2.20 +
    2.21 +Notwithstanding, each new indicator linking United States' waning Internet dominance with rogue policy and destruction of hard won information freedom puts wind in the sails of groups seeking renewed freedom from Internet surveillance and other abuse.
    2.22 +
    2.23 +Even industry has taken notice of this and moved towards isolation, increasingly choosing local network, storage, and service providers. Common sense is testing the integrity of United States Internet dominance, and just how long it can maintain its grip on the Internet while other governments take collaborative action may not be under its control. Without a radical policy change, future generations inside and outside the United States may consider Internet history a paradise lost.
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     3.4 +Securing Internet Values from the Top Down
     3.5 +Michael Schloh von Bennewitz, michael@schloh.com
     3.6 +------------------------------------------------
     3.7 +
     3.8 +PREAMBLE
     3.9 +  The trouble when thinking of Internet topics like security is that we fail to consider the historical value and soft power the Internet provides. In the same way that the two words 'social' and 'security' lead to larger potential when combined, many are seeing in the Internet technical, educational, business, social, and other values that can fall to risk without adequate protections. An interesting development in Internet history is appearing at the level of governments, seeking to secure the treasure we know as the Internet through legislation and international agreements.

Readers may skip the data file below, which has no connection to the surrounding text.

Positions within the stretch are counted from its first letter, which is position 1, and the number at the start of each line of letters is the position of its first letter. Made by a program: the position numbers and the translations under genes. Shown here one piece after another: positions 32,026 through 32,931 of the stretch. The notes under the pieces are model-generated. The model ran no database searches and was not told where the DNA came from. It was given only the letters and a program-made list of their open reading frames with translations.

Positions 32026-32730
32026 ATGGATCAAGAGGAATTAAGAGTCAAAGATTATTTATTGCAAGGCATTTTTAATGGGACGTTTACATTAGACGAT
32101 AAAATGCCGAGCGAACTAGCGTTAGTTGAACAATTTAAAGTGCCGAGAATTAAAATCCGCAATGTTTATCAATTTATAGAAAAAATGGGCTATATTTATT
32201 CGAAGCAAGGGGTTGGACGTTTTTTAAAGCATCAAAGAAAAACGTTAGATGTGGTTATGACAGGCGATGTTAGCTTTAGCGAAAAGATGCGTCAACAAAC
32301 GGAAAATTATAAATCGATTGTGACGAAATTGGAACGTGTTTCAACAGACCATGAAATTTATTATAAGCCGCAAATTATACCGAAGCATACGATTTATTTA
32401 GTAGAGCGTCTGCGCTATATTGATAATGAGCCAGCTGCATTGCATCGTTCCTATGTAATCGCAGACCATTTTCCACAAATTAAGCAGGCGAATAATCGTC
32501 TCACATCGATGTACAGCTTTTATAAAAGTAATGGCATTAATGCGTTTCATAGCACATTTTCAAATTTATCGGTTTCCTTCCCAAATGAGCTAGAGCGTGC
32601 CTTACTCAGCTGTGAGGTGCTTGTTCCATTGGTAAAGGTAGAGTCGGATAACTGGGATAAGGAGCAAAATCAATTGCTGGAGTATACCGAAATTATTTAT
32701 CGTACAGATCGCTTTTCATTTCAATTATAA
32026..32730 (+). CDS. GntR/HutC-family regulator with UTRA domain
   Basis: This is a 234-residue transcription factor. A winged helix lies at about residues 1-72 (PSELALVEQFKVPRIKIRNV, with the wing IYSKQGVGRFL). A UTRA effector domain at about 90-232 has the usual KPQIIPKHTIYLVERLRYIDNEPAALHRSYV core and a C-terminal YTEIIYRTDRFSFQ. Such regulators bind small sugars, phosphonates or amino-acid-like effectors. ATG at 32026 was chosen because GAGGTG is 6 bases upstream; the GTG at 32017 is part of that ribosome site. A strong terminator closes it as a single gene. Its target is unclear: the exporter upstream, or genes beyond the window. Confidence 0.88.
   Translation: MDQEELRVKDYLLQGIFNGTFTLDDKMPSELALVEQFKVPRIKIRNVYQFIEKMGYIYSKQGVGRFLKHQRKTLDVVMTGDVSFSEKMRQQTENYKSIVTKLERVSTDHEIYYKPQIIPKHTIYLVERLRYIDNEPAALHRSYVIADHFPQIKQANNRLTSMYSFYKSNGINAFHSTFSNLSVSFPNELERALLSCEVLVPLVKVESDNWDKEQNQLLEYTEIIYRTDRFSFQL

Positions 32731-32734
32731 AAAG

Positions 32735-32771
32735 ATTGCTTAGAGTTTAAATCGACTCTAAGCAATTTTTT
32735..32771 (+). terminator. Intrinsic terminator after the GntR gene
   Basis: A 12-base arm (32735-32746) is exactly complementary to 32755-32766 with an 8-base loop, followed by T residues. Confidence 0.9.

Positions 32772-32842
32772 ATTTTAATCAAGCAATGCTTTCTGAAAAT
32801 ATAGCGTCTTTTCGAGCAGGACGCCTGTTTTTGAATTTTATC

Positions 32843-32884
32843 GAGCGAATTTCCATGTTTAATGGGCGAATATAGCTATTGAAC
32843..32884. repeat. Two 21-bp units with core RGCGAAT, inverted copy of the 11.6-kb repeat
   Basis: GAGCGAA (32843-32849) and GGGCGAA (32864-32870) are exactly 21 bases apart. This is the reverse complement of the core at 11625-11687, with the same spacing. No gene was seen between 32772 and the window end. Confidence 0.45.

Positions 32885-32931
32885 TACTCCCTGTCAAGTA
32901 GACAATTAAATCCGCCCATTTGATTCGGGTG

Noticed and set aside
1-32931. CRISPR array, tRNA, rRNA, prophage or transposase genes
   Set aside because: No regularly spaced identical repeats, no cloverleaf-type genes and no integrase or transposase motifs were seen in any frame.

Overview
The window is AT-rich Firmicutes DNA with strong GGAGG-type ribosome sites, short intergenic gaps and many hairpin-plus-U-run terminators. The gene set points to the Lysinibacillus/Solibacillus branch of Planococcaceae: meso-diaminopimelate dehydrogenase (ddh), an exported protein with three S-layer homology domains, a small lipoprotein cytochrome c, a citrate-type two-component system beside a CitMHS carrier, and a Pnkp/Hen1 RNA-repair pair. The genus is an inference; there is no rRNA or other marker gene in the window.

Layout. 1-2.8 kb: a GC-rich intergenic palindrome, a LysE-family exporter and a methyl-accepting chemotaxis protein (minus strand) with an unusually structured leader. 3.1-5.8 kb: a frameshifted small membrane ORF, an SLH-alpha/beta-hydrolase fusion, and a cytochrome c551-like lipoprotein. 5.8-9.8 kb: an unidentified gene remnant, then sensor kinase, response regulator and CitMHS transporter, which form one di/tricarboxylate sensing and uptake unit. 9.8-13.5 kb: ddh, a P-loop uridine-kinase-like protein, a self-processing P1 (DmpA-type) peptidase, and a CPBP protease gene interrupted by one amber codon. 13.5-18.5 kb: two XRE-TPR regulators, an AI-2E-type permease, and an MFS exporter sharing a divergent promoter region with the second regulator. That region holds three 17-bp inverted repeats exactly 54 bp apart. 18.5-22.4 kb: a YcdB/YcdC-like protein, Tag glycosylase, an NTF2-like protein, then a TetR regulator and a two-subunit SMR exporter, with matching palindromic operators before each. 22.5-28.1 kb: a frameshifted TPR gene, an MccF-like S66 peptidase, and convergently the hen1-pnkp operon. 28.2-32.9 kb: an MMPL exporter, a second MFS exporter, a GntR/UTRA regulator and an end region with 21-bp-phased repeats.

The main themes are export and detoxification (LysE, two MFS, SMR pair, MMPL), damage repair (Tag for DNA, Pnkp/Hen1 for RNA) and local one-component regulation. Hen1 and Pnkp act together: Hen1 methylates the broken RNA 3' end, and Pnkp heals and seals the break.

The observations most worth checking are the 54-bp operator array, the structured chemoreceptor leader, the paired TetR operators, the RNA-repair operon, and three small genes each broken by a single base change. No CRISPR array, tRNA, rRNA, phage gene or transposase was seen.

3.10 +
    3.11 +RECENT DEVELOPMENTS
    3.12 +  BRAZIL'S MARCO CIVIL DA INTERNET (Sequence 1)
    3.13 +  NET MUNDIAL MULTISTAKEHOLDER STATEMENT (Sequence 2)
    3.14 +  COLLISION COURSE OF SHORT-TERM U.S. INDUSTRIAL INTERESTS (Sequence 3)
    3.15 +
    3.16 +ACTION PLAN AND GRASSROOTS BACKGROUND
    3.17 +  WHAT WE WANT, ACTIVISM AND POPULAR DISSENT
    3.18 +  TAKING THE NET INTO OWN HANDS
    3.19 +    Geek power serving to channel what people need (strong encryption, secure anonymous communication) and attracting media and political attention.
    3.20 +    [1] https://www.webwewant.org/
    3.21 +    [2] https://www.resetthenet.org/
    3.22 +    [3] https://www.torproject.org/
    3.23 +
    3.24 +GOVERNANCE STRUCTURES
    3.25 +  ICANN, IGF, ITUT, AND THE UN - CAN IT WORK
    3.26 +  WANING OF THE UNITED STATES INFLUENCE OVER THE NET
    3.27 +    The United States Commerce Department, DARPA, and other U.S. goverment groups have seemingly squandered their grip on the Internet over time. Recent attacks on journalists and whistleblowers, going as far as deliberately weakening the Internet's security in order to commit mass surveillance using it, have alienated many and replaced a sense of awe with distrust. It's no surprise that new Internet governing structures and efforts are putting down roots on foreign soil, with strongly democratic states considering state controlled national Internet registies for the first time.
    3.28 +
    3.29 +WHAT FUTURE SECURITY LOOKS LIKE
    3.30 +  Setting aside the technical representation of security for a moment, let's imagine where the ongoing governmental and grassroots efforts converge in providing future generations with a strong and vibrant Internet.
    3.31 +  JACOB APPELBAUM'S EXPLANATION OF IMPORTANCE OF FREEDOM, DIGNITY, ANONYMITY, AND INTEGRITY (NOT JUST PRIVACY)
    3.32 +  DISTILLATION OF PORTIONS OF MARCO CIVIL AND NET MUNDIAL NOT OTHERWISE CONSIDERED SECURITY MATTERS
    3.33 +  This isn't a nonsensical fantasy as some who profit from 'attacks on privacy' would plead. Instead, it's a recipe of ingredience found in every household which when demanded by Internet service consumers will force states and industry into doing their jobs. Without these ingredients we're doomed to hand over the keys to the Internet kingdom not to the next generation of developers and consumers but rather to an Industry working for short term value taking us to a paradise lost.